What We Can Learn From Our Latest MRP (and what we can’t)

Survation’s latest MRP analysis of a poll of 15,029 residents in Great Britain conducted on behalf of Best for Britain, and published last night in The Times, paints a worrying picture for the Conservatives, putting them on 98 seats, with Labour on 468 seats. Here are three things that we can learn from it, and three things that we can’t.




What Does This Tell Us?


1. The Conservatives are in Deep Trouble


If this result were to be repeated in a general election scenario, it would be the worst historical Tory defeat that the country has ever seen. Their lowest previous result in terms of seats was in 1997, where the party won 165 seats - 67 more than under this scenario. 

This would also mean that a large proportion of the current cabinet are at risk of losing their seats. Meaning that some of those rumoured to have the leadership of the party in their sights such as Penny Mordaunt, James Cleverly, and Grant Shapps are unlikely to hold on to their seats if this scenario were to be repeated in a general election.

Out of the remaining cabinet ministers, Kemi Badenoch remains with the largest lead over the second-placed party in their seat, currently estimated to win with a small majority of 8%, where Labour are on track to overtake the Lib Dems as the second party in the North West Essex constituency.


2. Who are the Conservatives Losing To?


What MRP analyses are useful for is to tell us how the national vote shares are distributed across constituencies. Considering Starmer’s low personal popularity compared to Tony Blair’s in 1997, much of the discussion in political circles has been whether people are voting against the Conservatives, or towards Labour

From the plot below, we can see that Labour is underperforming in terms of gaining lost Conservative votes in the majority of seats. The black dashed line shows how we would expect the Labour vote to rise if the Conservative losses and Labour’s gains in each constituency were evenly distributed. However, we find that this is the case in very few constituencies. 

Instead, we see that even in constituencies which Labour is set to gain from the Conservatives, the swing towards Labour is lower than the swing away from the Conservatives. Thus, while Labour are set to gain a significant number of seats directly from the Tories, the Conservative decline in vote share is not a sole result of Labour's rise.



3. Reform UK Splitting the Conservative Vote


What we do find is that the Reform UK vote share is the highest in places where the Conservatives are set to lose the most votes. 

Thus, even though Labour are not gaining all the lost Conservative votes, they are likely to gain seats where the Conservatives held majorities close to 50% in 2019 as a result of dissatisfied 2019 Conservative voters being split between Labour, Reform UK and the Liberal Democrats in places such as Brigg and Immingham, Hinckley and Bosworth, and Gosport.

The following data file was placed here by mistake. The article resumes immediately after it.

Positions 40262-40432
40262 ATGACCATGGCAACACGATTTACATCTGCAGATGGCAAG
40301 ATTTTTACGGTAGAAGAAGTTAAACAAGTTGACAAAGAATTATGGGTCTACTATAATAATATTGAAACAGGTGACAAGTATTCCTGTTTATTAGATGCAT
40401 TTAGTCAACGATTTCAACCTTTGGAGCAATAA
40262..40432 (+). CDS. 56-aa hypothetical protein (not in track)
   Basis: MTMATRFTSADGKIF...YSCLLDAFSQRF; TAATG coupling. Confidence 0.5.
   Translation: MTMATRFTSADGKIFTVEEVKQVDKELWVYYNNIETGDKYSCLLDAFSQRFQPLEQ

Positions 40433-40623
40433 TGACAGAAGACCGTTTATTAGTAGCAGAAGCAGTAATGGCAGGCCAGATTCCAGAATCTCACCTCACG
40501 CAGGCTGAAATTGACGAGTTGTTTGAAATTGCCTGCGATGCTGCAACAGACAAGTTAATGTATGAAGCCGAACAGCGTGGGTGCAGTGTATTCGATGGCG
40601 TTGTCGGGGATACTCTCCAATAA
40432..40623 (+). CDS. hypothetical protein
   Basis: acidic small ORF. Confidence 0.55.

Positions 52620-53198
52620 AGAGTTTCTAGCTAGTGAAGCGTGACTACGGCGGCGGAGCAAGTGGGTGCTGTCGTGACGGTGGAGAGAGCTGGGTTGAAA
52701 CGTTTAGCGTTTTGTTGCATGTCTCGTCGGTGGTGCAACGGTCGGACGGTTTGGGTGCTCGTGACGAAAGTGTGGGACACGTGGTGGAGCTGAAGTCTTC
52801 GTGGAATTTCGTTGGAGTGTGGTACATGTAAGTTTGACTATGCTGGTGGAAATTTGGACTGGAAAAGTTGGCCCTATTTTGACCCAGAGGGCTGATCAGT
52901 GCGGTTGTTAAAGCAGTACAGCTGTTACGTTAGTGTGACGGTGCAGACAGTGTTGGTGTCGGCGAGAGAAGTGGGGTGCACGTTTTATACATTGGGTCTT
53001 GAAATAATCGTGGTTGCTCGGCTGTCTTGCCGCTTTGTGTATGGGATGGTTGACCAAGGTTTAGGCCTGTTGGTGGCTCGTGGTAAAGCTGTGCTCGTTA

To see what would happen if Reform were to stand down their candidates to reduce Conservative losses as UKIP did in 2017 and the Brexit Party did in 2019, we asked those who are currently intending to vote for the party which party they would vote for if there weren’t a Reform UK candidate standing in their seat.



As it stands currently, we find that under this extreme scenario, the Conservatives would be able to up their current seat count by over 50% to 150, while Labour’s seat count would go down to 422. This would mean that the Conservatives would win back 46 of the seats lost to Labour, and 7 of the seats projected to be won by the Lib Dems if Reform were to stand in all constituencies.


What MRP Doesn't Tell Us

The advantage of MRP analyses compared to standard polls is that we can find out how the national level results are spread across individual constituencies. As with any mid-term poll outside of an election context, we are not trying to predict something that would happen in an election setting. Instead, we ask people how they would vote if there were to be a general election tomorrow, and if there were candidates from all political parties standing in their constituency. This has several implications:


1. If/How much the Polls Will Narrow


We know that people respond to events differently when they know that an election will be taking place and are certain what the stakes are. What we can’t foresee is whether, or by how much the polls will narrow between now and the election. What we do know and show is that this is the current feeling of the electorate across different constituencies.